My goal is to at least run a 5k by the end of the year. There are several training methods I have in mind to help me reach this goal, it largely depends on the progress of my knee as I go through strengthening, pre-running, and other rehab exercises. One of my biggest problems with training is not pushing myself too hard. I know there are athletic people out there who are shacking their heads and possibly yelling at there monitors that you have to push yourself, let me clarify. I have found out that I either have a high threshold for pain, or I have a neurological block. I’m don’t want to give examples for fear of sounding like a on-upper, so let me just say that I have a history of pushing to the point where I do more bad than good, I’ve been told in those instances that what I was doing should have been painful, but for me they weren’t particularly painful.

This goal includes several sub-goals. I have more specifics in writing right now (including a training calendar etc.) but as it is a living goal I will list just the higher level stuff.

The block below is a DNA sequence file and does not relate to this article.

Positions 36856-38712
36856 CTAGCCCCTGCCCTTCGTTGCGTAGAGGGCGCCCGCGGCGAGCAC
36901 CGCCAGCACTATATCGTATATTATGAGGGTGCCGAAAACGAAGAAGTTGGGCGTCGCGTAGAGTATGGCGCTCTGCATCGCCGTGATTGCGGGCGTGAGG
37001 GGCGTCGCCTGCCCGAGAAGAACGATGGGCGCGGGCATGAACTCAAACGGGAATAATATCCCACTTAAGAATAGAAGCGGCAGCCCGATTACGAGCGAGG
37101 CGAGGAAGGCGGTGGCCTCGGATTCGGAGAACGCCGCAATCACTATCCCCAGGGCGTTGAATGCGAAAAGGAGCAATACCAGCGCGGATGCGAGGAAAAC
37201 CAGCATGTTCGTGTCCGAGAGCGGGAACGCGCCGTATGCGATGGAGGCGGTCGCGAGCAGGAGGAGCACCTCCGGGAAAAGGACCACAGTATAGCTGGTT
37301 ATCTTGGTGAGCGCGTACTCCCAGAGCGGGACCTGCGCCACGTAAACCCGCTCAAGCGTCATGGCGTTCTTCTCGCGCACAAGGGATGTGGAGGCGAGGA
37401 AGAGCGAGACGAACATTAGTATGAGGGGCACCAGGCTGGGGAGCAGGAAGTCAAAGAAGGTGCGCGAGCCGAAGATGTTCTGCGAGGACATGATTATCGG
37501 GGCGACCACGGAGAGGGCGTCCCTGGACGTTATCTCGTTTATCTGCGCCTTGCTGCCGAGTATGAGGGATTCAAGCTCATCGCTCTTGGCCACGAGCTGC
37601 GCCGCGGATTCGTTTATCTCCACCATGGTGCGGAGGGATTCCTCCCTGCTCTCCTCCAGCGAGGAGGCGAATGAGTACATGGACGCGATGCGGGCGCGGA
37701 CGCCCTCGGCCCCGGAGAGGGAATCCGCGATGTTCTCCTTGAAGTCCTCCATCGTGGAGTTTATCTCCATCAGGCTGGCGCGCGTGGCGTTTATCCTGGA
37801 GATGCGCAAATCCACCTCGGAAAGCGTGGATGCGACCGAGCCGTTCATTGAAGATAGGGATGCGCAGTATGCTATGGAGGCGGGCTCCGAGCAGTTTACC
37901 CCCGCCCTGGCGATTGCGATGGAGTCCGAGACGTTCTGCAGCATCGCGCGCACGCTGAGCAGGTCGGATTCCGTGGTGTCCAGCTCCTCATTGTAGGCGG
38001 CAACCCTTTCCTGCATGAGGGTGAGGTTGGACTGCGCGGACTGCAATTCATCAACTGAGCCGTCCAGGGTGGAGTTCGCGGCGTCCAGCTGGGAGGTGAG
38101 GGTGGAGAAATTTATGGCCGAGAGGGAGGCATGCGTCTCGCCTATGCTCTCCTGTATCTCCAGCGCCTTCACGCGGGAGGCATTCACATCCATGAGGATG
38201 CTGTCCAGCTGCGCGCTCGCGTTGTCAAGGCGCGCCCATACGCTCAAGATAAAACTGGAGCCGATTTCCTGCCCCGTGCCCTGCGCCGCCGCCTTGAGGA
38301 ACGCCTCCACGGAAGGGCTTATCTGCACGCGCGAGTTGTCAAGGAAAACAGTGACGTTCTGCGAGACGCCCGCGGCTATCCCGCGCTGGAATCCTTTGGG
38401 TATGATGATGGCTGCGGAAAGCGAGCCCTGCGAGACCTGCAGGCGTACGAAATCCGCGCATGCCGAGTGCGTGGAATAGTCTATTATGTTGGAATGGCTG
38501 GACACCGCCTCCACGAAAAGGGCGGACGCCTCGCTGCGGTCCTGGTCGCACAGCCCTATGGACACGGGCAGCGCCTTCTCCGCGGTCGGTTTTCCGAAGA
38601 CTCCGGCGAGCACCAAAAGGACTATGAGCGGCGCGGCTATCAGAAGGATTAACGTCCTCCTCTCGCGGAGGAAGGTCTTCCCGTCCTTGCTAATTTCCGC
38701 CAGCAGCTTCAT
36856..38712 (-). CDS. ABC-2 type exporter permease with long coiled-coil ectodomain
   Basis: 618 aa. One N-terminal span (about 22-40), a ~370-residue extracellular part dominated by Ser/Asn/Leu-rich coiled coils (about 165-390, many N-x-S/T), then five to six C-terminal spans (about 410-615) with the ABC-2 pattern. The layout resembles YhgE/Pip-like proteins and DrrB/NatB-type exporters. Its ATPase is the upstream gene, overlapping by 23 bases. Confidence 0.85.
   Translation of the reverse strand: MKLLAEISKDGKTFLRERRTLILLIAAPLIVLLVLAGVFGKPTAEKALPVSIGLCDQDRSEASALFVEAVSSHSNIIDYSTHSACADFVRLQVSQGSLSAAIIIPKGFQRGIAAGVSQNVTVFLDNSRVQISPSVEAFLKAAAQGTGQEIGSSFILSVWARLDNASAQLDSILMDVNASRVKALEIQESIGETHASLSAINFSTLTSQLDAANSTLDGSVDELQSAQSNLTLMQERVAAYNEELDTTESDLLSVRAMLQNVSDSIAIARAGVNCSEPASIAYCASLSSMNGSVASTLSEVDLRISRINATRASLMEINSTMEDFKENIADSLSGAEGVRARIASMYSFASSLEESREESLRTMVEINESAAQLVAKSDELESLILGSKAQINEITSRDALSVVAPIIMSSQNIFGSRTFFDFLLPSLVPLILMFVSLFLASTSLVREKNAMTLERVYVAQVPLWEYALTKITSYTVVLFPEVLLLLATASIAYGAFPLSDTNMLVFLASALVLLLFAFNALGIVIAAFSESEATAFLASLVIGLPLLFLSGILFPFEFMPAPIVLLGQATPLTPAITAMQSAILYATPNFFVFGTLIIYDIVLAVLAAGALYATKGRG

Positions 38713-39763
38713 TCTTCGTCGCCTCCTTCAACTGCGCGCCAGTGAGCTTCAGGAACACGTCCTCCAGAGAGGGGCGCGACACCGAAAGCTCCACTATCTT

• Achieve and maintain weight of 170 pounds or less than 12% body fat. I hope to further reduce that, but for this years goal I think this is sufficient.
  • Exercise 5-10 hours per week. That is both an upper and lower goal. I don’t want to work out more than 10 hours in a week for fear of getting burnt out and/or interfering with my other goals. When you are training for long distance running it isn’t that hard to put more than 10 hours in in a week. If I start getting to that length of training I will re-evaluate the goal, but I honestly feel that if I am spending 10+ hours/week running that; 1) my knee is obviously feeling better, but that is still probably more running than is good for it, and 2) I need to rethink how I am training.